Annual Report: Uganda 2011

May 28, 2011

Annual Report: Uganda 2011

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In September, the Constitutional Court declared the offence of sedition in the Penal Code Act to be unconstitutional on the basis of section 29 of the Constitution which guarantees freedom of expression.

Refugees and asylum-seekers

In July, a joint operation between the governments of Uganda and Rwanda resulted in the forcible return to Rwanda of around 1,700 Rwandan asylum-seekers from two refugee settlements in Uganda. Police officers fired shots into the air when some of the asylum-seekers tried to escape. In the ensuing panic and stampede, people were reportedly injured and children separated from their parents. Most of the affected refugees complained that they had not been allowed a fair and satisfactory determination of their applications for refugee status. The operation resulted in the death of at least one man who jumped off a truck en route to Rwanda and injuries to over 20 people.

There were cases of refugees living in settlement camps and urban areas being arbitrarily arrested, unlawfully detained and tortured or ill-treated. Perpetrators, usually the police and other law enforcement officials, were rarely brought to justice.

The authorities threatened to return at least three Somali asylum-seekers to southern and central Somalia despite the risks they would face there.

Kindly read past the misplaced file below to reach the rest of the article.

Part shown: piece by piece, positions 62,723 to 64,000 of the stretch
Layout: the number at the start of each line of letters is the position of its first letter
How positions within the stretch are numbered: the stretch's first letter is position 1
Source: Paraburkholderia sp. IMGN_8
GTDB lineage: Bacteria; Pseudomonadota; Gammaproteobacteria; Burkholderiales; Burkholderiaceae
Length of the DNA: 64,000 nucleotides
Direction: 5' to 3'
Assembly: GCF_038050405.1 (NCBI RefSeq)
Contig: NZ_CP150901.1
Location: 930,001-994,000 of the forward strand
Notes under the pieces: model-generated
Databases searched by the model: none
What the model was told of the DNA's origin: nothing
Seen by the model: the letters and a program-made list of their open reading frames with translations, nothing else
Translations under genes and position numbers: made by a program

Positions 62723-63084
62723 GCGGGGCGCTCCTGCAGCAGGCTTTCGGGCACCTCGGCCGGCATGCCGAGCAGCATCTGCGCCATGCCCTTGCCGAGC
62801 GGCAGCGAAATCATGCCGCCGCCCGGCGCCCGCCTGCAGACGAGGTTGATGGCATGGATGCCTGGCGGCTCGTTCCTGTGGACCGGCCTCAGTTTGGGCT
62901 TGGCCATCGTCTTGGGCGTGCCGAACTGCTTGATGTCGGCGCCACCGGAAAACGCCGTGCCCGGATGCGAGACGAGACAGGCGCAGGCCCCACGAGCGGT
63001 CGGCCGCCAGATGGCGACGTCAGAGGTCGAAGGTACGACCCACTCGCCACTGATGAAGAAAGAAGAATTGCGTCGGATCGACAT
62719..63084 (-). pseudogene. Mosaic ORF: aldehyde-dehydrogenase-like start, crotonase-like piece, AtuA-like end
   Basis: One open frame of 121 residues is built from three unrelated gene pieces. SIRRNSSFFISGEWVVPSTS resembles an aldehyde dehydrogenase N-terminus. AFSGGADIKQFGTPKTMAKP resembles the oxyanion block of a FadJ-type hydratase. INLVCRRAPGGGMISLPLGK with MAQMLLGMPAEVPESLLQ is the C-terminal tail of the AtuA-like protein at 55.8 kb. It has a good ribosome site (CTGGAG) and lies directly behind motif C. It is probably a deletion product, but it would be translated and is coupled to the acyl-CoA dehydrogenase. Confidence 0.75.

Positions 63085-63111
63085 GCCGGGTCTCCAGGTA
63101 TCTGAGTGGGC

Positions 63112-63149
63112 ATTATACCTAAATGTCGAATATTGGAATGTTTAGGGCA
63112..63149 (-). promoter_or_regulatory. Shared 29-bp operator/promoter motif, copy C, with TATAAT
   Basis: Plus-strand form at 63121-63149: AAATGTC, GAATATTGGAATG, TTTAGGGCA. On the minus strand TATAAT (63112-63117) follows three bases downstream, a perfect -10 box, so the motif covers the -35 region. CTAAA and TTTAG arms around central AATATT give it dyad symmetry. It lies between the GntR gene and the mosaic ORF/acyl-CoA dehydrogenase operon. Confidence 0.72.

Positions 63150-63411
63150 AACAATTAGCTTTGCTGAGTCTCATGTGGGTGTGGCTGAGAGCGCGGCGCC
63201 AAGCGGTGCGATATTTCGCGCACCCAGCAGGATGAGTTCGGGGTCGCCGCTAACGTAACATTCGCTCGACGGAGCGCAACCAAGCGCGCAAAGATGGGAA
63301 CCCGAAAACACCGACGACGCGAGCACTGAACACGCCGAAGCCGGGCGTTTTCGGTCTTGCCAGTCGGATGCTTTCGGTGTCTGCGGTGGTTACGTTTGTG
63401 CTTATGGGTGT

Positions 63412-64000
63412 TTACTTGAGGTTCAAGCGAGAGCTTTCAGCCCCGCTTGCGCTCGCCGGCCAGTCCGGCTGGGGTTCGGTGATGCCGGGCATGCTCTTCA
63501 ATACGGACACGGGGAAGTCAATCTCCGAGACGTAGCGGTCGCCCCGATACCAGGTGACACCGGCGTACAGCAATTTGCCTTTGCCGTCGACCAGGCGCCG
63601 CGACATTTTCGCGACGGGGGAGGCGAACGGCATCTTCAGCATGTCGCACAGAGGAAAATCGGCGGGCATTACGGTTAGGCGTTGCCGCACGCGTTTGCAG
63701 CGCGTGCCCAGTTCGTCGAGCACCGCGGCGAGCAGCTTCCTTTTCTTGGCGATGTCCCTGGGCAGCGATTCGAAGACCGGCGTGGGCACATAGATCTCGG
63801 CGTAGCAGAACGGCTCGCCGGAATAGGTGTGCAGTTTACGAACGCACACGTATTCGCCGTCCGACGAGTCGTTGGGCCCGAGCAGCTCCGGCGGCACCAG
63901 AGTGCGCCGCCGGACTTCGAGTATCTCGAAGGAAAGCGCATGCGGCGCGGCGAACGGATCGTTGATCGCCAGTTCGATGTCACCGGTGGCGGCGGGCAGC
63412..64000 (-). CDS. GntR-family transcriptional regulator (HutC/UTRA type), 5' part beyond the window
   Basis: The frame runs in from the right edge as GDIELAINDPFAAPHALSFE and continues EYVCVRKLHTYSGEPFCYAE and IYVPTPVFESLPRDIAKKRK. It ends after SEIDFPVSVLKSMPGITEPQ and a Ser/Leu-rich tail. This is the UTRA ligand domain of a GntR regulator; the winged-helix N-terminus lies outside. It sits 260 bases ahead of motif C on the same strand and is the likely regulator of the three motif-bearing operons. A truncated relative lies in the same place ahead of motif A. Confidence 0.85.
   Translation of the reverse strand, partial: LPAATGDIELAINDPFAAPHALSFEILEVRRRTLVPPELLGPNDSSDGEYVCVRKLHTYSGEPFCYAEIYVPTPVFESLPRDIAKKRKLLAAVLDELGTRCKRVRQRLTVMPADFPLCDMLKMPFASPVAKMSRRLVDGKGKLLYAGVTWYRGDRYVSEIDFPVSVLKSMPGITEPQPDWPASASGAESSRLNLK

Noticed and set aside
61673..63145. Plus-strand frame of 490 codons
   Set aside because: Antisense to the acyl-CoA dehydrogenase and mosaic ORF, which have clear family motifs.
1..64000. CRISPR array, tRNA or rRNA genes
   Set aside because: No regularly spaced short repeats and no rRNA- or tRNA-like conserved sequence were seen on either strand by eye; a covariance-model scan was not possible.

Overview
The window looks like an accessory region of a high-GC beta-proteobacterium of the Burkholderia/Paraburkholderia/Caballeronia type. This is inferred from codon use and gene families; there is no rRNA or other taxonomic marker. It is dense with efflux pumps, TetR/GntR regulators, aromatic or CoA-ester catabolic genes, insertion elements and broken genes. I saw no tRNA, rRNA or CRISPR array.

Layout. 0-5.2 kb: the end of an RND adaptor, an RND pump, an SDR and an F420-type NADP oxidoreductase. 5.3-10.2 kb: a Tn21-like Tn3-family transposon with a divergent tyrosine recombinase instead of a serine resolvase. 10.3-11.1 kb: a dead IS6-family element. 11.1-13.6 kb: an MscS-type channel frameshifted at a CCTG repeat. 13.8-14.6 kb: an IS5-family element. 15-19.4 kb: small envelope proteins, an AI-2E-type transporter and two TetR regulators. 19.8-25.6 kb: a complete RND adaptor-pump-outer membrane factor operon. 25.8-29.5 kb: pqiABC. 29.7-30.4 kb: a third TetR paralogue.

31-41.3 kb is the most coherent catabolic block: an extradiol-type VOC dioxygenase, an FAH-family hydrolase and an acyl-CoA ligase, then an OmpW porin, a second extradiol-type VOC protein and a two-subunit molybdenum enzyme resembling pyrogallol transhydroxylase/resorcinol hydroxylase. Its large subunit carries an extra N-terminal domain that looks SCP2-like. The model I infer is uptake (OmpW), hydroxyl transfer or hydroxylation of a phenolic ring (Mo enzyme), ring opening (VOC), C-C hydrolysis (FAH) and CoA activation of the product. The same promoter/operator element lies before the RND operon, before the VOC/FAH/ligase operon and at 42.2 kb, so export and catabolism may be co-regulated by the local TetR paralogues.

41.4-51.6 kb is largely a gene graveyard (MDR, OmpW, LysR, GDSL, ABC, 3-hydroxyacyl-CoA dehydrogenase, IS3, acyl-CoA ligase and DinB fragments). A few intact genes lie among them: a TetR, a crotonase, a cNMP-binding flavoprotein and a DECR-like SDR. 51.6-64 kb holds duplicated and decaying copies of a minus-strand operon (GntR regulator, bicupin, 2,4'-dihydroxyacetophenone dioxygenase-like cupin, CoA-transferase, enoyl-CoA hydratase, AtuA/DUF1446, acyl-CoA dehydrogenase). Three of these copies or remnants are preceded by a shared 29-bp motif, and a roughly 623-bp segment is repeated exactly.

Discrimination - lesbian, gay, bisexual and transgender people

The Anti-Homosexuality Bill, 2009 which would further entrench discrimination and lead to other human rights violations against LGBT people remained pending in Parliament.

In October and November a local publication, The Rolling Stone, published front page articles identifying people it said were homosexuals; one included the words "Hang them". The articles contained names, pictures and in some cases addresses and other details. The people named included activists and human rights defenders. A number of people named in the publication complained of harassment and threats by people known to them. In November, some of the individuals named filed a civil law case in the High Court against the publishers, alleging violation of their rights to life, dignity and privacy. The Court's decision was pending at the end of the year. However, the authorities did not condemn the publication or take any measures to protect the people placed at the risk of violence by the articles.

LGBT individuals and rights activists continued to face arbitrary arrests, unlawful detention, torture and other ill-treatment by the police and other security personnel.

Death penalty

Civilian and military courts continued to impose the death penalty for capital offences. There were no executions.